by WorldTribune Staff, September 10, 2017
U.S.-backed fighters made major gains in an eastern Syria province, clearing Islamic State (ISIS) jihadists from areas east of the Euphrates River, a monitoring group reported.
Fighters from the Syrian Democratic Forces (SDF) Deir Ezzor Military Council (DEMC) on Sept. 10 seized much of Deir Ezzor province’s northeast, according to the Syrian Observatory for Human Rights.
“They seized control of a hilltop seven kilometers (four miles) from the eastern banks of the Euphrates, across the river from Deir Ezzor city,” said Rami Abdel Rahman, who heads the Britain-based Observatory.
Oil-rich Deir Ezzor province borders Iraq.
Rahman attributed the quick gains against ISIS to the fact that “eastern parts of Deir Ezzor are desert and not densely populated.”
The U.S.-led coalition, the SDF, Syria’s government and Russia have agreed on a “de-confliction line” in northeastern Syria to prevent the two assaults from clashing.
Syrian regime forces on Sept. 10 were locked in clashes with ISIS southwest of the Deir Ezzor as they prepared a push into neighborhoods still held by the jihadists, the Observatory said.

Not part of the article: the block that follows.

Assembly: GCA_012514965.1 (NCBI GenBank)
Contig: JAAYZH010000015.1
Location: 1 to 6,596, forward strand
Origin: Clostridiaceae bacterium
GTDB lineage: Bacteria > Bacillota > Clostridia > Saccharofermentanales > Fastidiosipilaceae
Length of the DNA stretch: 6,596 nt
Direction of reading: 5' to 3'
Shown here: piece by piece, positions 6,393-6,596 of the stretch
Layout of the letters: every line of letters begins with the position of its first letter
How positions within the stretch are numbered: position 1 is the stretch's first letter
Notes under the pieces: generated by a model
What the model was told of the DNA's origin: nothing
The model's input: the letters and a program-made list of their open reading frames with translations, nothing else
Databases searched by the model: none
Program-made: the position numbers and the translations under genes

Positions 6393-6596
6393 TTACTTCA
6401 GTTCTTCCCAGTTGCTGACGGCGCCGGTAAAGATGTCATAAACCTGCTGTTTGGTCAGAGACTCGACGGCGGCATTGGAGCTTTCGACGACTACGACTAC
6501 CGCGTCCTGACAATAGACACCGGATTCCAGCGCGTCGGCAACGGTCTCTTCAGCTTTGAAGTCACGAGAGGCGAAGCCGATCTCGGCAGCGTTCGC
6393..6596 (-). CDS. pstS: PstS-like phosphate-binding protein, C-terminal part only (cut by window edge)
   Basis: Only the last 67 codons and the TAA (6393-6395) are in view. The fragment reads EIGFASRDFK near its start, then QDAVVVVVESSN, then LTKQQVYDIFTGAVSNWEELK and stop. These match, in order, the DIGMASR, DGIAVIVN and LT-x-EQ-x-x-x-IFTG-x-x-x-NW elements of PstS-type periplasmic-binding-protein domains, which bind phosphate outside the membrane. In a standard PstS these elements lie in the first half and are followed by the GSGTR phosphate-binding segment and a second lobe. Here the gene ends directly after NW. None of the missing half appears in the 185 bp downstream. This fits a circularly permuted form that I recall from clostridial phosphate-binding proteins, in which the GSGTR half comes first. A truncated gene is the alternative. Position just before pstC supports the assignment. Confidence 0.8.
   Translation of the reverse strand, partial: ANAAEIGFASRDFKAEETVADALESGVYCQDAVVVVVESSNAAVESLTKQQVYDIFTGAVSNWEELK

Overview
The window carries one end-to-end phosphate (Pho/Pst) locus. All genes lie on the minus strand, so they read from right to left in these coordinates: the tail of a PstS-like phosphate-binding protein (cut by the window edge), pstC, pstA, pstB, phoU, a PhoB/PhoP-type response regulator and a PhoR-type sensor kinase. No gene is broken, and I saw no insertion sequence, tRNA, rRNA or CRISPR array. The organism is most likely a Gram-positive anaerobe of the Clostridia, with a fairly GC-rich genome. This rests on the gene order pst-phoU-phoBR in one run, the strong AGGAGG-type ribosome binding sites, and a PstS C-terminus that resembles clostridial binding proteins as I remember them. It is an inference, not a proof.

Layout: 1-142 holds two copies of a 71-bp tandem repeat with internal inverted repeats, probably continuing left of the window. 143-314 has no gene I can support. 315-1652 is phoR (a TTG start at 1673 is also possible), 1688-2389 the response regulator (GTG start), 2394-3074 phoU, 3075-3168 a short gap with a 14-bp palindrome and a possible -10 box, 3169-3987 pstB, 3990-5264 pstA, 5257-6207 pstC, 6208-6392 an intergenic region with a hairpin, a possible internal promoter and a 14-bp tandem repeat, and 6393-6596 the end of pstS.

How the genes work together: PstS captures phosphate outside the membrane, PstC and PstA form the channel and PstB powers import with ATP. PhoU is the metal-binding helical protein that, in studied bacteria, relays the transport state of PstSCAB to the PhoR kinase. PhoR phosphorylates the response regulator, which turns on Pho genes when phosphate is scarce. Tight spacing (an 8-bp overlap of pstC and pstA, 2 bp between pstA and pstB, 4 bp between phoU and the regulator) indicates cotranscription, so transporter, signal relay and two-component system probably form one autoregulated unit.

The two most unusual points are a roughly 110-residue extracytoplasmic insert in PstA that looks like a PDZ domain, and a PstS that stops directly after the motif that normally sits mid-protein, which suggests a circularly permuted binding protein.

According to the War Media channel operated by Hizbullah, Syrian troops seized full control of the 450-kilometer (280-mile) road linking Deir Ezzor to Damascus. ISIS had held the road for four years.
“The Syrian army and its allies now control the entire international highway between Deir Ezzor and Damascus, through the cities of Al-Sukhna and Palmyra,” War Media said, referring to other central Syrian cities recaptured from ISIS.
ISIS has held about 60 percent of Deir Ezzor and much of the surrounding oil-rich province since 2014.